A recent court filing stemming from the Southern District of New York shows that a U.S. district judge has ordered the crypto startup Terraform Labs to comply with the Securities and Exchange Commission’s (SEC) subpoenas. During the second week of November 2021, the U.S. regulator filed a subpoena enforcement action against Terraform Labs and the startup’s CEO, Do Kwon.

U.S. Regulator Gets New York Judge to Side With Investigative Subpoenas Plea

On February 17, 2022, a court order signed by the United States district judge J. Paul Oetken details that the startup Terraform Labs must comply with the SEC’s investigative subpoenas. In mid-November last year, the SEC filed subpoenas that attempted to compel Terraform Labs and its CEO Do Kwon to comply with the “fact-finding investigation.”

The investigation is due to Terraform Lab’s Mirror Protocol, an application that was launched in 2020, allowing users to trade mirrored assets tied to the price of U.S. securities. The SEC wants Terraform Labs and Kwon to explain why the court “should not compel them to produce documents as required by the subpoenas and compel Kwon to appear for testimony.”

A month prior to the enforcement action by the SEC, in October, Terraform Labs and Kwon revealed they were suing the U.S. regulator over serving the CEO the subpoena at a conference in New York. Terraform Labs (TFL) and Kwon insisted that the SEC lacks jurisdiction over the companies and the subpoenas were not served through the proper channels. The lawsuit against the SEC states:

The SEC attorneys were well aware that TFL and Mr. Kwon had consistently maintained that the SEC lacked jurisdiction over TFL and Mr. Kwon, and at no time asked Dentons lawyers whether it was authorized to accept service of subpoenas.

New York Judge: ‘Terraform and Kwon Are Hereby Ordered to Comply With the Referenced Subpoenas’

Despite the lawsuit against the SEC, last Thursday the Southern District of New York judge J. Paul Oetken ordered TFL and Kwon to comply with the regulator’s subpoenas. After the court had reviewed all the filings between both parties and listened to an oral argument by telephone conference, Oetken granted the SEC its wishes.

“For the reasons stated on the record at the February 17, 2022 conference, the SEC’s application is granted, and Terraform and Kwon are hereby ordered to comply with the above-referenced subpoenas,” Oetken’s order explains. The court filing adds:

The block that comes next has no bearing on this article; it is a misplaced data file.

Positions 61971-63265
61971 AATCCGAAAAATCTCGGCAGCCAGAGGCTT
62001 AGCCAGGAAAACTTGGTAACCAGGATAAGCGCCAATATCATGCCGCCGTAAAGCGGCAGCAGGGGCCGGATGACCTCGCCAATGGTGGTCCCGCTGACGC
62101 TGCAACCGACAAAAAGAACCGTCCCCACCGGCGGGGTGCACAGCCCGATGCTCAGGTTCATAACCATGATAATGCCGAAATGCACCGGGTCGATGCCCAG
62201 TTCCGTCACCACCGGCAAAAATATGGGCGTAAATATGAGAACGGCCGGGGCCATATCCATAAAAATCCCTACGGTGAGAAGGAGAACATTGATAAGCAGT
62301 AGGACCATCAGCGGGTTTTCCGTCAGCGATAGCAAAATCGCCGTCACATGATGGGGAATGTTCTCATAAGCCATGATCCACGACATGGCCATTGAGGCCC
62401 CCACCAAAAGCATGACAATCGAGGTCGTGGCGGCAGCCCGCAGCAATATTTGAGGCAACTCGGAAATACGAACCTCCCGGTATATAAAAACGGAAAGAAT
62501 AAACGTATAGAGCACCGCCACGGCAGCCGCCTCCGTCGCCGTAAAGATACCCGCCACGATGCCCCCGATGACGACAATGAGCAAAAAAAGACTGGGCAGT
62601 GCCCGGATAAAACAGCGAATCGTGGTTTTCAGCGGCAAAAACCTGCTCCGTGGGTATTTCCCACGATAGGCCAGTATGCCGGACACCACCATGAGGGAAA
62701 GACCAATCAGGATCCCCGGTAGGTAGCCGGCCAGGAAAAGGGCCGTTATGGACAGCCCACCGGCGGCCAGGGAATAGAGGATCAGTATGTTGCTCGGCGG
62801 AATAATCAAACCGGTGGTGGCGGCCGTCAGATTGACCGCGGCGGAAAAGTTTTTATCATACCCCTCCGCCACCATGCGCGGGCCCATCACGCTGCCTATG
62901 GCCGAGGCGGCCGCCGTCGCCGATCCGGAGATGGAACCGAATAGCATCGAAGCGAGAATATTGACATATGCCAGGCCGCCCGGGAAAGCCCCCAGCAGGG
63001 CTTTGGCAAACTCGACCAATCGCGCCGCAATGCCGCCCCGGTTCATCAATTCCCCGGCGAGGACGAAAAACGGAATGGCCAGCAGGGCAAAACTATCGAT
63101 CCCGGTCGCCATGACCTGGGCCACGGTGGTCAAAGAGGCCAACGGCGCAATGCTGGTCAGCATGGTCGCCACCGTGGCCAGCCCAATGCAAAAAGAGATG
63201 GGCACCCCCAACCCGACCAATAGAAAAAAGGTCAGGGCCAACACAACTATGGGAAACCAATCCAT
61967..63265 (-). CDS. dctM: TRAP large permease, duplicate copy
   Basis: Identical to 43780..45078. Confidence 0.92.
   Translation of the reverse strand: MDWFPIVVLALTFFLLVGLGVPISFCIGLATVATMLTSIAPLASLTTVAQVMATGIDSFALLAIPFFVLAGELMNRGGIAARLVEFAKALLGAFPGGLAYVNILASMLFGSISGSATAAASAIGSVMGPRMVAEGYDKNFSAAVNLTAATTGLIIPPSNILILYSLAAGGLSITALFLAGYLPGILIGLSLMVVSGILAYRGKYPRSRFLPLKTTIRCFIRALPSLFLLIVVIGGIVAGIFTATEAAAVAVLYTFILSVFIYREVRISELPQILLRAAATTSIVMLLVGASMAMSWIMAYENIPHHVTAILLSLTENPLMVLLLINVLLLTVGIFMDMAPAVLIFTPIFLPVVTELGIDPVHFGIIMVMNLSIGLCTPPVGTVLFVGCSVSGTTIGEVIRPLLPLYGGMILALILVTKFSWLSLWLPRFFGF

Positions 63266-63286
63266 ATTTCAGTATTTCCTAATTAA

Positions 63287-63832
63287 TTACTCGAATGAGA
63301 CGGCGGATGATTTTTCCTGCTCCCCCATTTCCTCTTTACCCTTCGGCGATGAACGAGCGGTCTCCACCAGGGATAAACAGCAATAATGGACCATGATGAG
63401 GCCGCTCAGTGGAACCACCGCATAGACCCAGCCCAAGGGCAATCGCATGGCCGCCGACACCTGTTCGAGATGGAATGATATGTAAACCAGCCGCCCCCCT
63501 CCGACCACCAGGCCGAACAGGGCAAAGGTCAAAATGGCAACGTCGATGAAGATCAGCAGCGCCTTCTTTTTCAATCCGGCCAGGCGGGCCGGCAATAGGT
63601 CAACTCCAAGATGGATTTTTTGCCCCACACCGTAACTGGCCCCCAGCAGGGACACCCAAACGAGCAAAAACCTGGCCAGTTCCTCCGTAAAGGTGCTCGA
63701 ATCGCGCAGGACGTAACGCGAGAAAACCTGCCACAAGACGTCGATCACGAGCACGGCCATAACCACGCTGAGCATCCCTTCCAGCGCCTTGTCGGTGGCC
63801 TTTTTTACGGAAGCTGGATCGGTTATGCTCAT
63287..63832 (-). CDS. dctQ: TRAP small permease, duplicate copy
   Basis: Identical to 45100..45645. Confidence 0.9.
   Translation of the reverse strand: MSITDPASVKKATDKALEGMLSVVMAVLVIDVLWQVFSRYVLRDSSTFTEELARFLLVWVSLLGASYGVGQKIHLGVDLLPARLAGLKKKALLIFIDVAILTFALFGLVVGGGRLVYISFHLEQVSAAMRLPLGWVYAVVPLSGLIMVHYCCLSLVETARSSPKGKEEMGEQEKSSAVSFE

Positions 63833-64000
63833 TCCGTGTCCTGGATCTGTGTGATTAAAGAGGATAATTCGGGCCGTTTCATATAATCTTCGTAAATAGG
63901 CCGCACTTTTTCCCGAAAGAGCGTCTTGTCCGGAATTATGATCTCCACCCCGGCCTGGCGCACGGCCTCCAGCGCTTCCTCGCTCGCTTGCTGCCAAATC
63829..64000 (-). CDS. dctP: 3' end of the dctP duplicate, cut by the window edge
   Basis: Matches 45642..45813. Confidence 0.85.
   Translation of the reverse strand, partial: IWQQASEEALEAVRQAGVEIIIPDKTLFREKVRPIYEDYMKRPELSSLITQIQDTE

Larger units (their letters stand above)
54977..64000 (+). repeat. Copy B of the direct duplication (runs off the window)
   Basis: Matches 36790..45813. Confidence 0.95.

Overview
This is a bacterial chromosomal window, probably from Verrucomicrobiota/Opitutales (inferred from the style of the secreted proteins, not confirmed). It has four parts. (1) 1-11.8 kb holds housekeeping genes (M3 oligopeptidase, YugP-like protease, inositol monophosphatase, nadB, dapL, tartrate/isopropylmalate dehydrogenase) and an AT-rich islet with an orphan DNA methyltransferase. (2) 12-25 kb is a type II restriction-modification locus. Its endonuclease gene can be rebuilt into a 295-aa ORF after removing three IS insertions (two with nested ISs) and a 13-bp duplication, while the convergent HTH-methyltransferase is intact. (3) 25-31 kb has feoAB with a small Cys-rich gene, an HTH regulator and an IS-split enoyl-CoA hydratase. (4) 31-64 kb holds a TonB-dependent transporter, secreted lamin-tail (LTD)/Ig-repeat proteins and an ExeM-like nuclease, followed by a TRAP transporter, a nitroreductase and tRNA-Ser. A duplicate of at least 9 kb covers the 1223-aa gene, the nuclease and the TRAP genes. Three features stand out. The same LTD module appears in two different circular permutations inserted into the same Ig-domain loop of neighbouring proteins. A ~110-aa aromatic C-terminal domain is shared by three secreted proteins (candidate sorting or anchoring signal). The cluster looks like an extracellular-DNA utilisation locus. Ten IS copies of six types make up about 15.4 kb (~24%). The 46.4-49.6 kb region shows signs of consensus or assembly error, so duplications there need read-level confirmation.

This order is stayed for 14 days to permit further briefing regarding a potential stay pending any appeal of this order.

Mirror Protocol is still operational today and is the fifth-largest decentralized finance (defi) protocol on the Terra blockchain today. At the time of writing, the synthetics protocol for on-chain price exposure to real-world assets has $587.34 million total value locked (TVL). The SEC accuses TFL and Kwon of participating in “the creation, promotion and offer to sell assets and MIR tokens to U.S. investors.”

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court order, Crypto, Crypto regulation, District of New York, do kwon, investigative subpoenas, Judge J. Paul Oetken, LUNA, Mirror, Mirror Protocol, Regulation, SEC, Securities, Subpoenas, Terra, terra (LUNA), terraform labs, Terraform Labs compliance, testimony, TFL, The SEC, US Judge, US Regulation, US Regulators

What do you think about the New York judge’s court order to TFL and Do Kwon ordering them to comply with the SEC’s investigative subpoenas? Let us know what you think about this subject in the comments section below.

Jamie Redman

Jamie Redman is the News Lead at Bitcoin.com News and a financial tech journalist living in Florida. Redman has been an active member of the cryptocurrency community since 2011. He has a passion for Bitcoin, open-source code, and decentralized applications. Since September 2015, Redman has written more than 5,000 articles for Bitcoin.com News about the disruptive protocols emerging today.

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